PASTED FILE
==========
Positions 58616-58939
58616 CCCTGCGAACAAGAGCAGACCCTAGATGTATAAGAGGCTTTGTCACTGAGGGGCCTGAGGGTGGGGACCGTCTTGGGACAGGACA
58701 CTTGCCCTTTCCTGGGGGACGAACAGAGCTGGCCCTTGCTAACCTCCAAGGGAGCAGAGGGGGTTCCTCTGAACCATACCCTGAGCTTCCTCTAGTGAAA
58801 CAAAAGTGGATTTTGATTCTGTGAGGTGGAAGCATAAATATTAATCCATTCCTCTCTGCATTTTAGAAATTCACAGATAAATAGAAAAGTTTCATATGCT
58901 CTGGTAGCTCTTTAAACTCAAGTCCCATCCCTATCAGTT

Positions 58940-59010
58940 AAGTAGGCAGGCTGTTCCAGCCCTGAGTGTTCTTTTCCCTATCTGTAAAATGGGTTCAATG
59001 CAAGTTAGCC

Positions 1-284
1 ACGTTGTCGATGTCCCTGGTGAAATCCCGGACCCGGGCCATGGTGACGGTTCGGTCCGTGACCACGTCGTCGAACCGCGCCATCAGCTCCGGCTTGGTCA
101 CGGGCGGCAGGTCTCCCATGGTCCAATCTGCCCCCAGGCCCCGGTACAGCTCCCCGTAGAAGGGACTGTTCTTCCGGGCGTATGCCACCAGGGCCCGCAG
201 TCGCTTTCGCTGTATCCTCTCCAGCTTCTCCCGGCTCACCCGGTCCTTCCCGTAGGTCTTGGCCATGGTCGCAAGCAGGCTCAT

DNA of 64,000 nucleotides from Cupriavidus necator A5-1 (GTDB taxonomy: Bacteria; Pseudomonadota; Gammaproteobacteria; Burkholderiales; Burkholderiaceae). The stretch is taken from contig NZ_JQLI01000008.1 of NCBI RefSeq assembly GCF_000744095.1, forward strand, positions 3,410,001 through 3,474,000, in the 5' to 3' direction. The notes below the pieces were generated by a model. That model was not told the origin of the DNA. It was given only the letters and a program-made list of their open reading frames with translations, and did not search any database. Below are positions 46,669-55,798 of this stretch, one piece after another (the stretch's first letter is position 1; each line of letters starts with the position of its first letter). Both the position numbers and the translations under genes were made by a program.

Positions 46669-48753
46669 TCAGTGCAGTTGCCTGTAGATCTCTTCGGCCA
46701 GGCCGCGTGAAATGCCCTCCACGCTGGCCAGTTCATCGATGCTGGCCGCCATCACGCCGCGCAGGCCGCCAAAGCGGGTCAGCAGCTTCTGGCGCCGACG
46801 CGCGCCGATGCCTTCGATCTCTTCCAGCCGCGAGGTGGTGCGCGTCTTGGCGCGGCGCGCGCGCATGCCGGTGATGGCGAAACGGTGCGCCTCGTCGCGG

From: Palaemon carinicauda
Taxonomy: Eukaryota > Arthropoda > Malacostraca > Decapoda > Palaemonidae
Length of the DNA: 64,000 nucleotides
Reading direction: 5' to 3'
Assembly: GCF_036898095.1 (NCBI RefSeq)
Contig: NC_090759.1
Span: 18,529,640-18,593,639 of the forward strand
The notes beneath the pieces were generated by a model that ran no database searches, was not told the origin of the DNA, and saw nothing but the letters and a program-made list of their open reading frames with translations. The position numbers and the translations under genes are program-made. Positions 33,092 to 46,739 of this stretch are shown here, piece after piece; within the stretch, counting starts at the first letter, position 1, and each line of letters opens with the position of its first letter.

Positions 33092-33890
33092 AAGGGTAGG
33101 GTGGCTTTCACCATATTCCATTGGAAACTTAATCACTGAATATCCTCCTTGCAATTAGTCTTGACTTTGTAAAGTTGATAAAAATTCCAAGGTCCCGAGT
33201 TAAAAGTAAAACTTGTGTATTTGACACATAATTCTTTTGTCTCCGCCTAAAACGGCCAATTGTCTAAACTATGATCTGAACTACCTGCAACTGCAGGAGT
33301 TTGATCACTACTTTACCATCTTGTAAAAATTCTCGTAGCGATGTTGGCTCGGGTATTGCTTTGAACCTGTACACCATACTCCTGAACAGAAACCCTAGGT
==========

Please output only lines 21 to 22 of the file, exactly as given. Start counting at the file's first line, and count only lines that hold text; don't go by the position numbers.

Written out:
Reading direction: 5' to 3'
Assembly: GCF_036898095.1 (NCBI RefSeq)